Hank Aaron rose above racist hate mail and threats in pursuit of Ruth’s home run record 50 years ago

Atlanta Braves’ Hank Aaron hits his 715th career home run in Atlanta Stadium, April 8, 1974, to break the all-time record set by the late Babe Ruth. The ball is a blur as it leaves the bat.

CaptionAtlanta Braves’ Hank Aaron hits his 715th career home run in Atlanta Stadium, April 8, 1974, to break the all-time record set by the late Babe Ruth. The ball is a blur as it leaves the bat. Aaron made history with one swing of his bat. A year later and on the other side of Georgia, Lee Elder made history with one swing of his driver. Their deaths in 2021 were mourned beyond the sports world and were reminders of the hate, hardships and obstacles they endured with dignity on their way to breaking records and barriers.

Credit: AP Photo/Joe Holloway, Jr., File

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Hank Aaron refused to be intimidated by racist hate mail or threats during his pursuit of Babe Ruth’s home run record.


Aaron’s teammates, including Dusty Baker, worried on his behalf even as the future Hall of Famer circled the bases following his record-breaking 715th homer on April 8, 1974. Baker, who was on deck, and Tom House, who caught the homer in the Atlanta bullpen behind the left-field wall, will return Monday for the 50-year anniversary of the homer.


After sprinting from the bullpen to deliver the ball to Aaron at home plate, House found Aaron’s mother giving the slugger a big hug.


“You could see both of them with tears in their eyes,” House told The Associated Press. “… It was a mother and son. Obviously, that was cool. It was also mom protecting her boy from at that time everybody thought somebody would actually try to shoot him at home plate.


“So there were all kind of things. I gave him the ball. I said, ‘Here it is, Hank.’ He said ‘Thanks, kid.'”


Baker referred to Aaron as a father figure or big brother who looked out for him as he began his playing career with the Braves. Baker and other teammates, including Ralph Garr, tried to look out for Aaron during the home run chase.


“We always felt the need to protect him, always felt that need,” Baker said last week. “I think we were more afraid for him than he was actually afraid because he never showed any fear of the threats or whatever. It seems like it drove him to a higher concentration level than ever before was possible.”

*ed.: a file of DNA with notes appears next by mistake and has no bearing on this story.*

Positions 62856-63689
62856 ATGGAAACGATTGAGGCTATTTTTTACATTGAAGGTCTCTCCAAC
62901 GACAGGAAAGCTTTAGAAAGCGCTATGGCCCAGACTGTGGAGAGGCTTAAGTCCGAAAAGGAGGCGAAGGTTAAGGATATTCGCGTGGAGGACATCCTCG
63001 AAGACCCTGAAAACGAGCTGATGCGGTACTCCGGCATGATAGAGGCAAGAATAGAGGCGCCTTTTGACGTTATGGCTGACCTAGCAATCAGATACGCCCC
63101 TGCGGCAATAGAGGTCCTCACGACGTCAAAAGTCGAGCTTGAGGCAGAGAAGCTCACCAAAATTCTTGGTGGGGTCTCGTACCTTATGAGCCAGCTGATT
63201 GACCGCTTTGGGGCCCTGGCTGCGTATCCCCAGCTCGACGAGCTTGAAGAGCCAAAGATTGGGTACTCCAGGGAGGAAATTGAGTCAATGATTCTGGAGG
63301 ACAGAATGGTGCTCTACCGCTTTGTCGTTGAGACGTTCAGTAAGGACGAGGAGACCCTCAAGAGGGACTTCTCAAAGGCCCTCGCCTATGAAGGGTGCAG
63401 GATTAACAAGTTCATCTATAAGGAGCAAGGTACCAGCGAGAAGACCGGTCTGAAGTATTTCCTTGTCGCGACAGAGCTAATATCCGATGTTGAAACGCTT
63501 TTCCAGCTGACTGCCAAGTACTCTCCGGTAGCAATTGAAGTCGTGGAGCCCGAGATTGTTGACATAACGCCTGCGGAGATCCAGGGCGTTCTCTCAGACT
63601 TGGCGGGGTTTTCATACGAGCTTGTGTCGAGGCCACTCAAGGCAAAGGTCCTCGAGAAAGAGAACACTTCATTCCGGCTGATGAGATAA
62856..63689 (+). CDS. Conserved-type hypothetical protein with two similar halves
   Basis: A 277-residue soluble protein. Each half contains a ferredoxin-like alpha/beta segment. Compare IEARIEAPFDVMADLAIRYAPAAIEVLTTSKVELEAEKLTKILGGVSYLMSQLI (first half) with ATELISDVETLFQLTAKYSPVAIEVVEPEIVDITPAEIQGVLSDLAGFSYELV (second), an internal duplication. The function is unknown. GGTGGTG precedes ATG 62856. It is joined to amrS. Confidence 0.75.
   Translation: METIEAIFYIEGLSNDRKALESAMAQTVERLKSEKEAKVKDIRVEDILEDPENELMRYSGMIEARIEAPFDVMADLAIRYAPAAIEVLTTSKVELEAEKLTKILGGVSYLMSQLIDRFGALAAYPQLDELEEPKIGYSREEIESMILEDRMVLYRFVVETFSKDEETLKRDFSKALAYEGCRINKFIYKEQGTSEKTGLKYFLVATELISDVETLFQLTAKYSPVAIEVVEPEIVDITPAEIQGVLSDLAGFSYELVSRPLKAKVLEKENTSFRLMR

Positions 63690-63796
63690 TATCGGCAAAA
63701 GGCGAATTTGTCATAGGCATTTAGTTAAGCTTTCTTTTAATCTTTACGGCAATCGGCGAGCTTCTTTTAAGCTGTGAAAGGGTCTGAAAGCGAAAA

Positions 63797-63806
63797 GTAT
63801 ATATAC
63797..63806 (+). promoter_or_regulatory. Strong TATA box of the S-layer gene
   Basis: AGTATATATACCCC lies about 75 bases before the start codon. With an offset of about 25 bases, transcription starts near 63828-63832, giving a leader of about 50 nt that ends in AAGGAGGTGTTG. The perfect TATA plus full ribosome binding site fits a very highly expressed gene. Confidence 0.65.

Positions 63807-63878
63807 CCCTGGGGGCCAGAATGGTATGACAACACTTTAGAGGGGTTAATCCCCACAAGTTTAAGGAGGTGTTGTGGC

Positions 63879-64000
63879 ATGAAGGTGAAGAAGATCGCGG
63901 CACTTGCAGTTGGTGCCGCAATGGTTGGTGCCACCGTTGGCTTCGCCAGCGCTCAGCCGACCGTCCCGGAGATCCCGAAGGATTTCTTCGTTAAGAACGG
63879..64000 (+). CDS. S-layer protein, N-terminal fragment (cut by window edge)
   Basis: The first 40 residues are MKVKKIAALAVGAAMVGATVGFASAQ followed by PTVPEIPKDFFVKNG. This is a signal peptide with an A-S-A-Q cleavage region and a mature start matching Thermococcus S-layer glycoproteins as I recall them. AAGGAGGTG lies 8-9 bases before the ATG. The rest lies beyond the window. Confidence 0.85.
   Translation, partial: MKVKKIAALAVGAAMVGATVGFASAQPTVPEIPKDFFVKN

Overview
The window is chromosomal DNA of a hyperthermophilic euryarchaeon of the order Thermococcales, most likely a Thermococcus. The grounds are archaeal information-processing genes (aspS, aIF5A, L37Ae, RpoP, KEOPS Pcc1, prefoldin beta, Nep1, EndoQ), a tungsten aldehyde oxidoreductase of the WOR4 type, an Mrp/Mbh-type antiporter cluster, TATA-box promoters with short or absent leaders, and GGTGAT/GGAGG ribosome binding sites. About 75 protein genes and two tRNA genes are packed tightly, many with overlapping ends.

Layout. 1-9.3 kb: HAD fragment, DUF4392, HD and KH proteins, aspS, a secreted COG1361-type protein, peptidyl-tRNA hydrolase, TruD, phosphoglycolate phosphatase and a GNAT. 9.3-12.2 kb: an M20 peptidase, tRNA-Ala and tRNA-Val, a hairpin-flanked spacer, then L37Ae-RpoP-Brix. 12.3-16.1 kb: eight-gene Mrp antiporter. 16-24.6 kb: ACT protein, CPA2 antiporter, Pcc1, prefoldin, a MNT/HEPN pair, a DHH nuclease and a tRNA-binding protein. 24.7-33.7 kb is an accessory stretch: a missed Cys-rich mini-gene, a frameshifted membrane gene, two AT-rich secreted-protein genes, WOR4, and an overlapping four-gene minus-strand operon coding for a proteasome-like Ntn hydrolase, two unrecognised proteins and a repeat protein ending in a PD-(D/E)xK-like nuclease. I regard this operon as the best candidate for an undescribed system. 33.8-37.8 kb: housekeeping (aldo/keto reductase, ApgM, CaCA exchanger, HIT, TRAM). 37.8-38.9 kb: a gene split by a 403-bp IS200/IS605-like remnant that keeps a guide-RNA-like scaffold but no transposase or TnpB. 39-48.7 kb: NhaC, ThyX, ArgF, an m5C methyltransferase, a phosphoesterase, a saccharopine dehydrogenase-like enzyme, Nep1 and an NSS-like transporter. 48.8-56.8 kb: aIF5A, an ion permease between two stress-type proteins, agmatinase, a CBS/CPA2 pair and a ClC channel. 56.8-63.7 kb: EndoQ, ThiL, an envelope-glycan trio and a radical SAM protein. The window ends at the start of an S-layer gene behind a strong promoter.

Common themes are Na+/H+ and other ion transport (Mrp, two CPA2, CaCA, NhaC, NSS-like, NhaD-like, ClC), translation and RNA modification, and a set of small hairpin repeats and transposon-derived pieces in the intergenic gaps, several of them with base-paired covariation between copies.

Baker retired as Houston’s manager following the 2023 season.


Bob Hope, then the Braves media relations director, said Aaron would not be deterred by the threats issued late in the 1973 season as he approached Ruth’s record of 714 career homers.


“One time the FBI wanted to come meet with him on a Sunday and asked him not to play because they felt they had legitimate death threats on him,” Hope said.


“We went down to the clubhouse and sat down with him and Hank just said: ‘What kind of statement would that be? I am a baseball player. You guys do what you need to do to keep things secure, but I’m playing baseball.’ And I thought that was very reflective of his personality all the way through.”


Hope said most fan mail Aaron received was positive. “The hate mail was not pleasant, but there wasn’t nearly as much as you’re led to believe,” Hope said. “It was just a very, very small percentage of the fans were causing that problem.”




“One of the honors of your life that you don’t want is when Hank died, at his funeral, Dusty and I were the only two non-family pallbearers,” Hope said. “When I realized that at the funeral, it was almost overwhelming.”


Wonya Lucas, Aaron’s niece and the daughter of Bill Lucas, who with the Braves in 1976 became Major League Baseball’s first African American general manager, said she can remember “Uncle Hank” remaining strong during the chase. She said that stayed constant even when threats led to police cars showing up at Aaron’s home and Aaron’s oldest daughter, Gaile, having to return home from college.


“I certainly understood the gravity of the situation and how the mood shifted is probably a good way to put it,” Wonya Lucas said Friday. “But I do also remember his quiet strength, and despite all those conditions I described I felt safe in the home because I felt he gave us a sense of comfort.”

Gideon Canice

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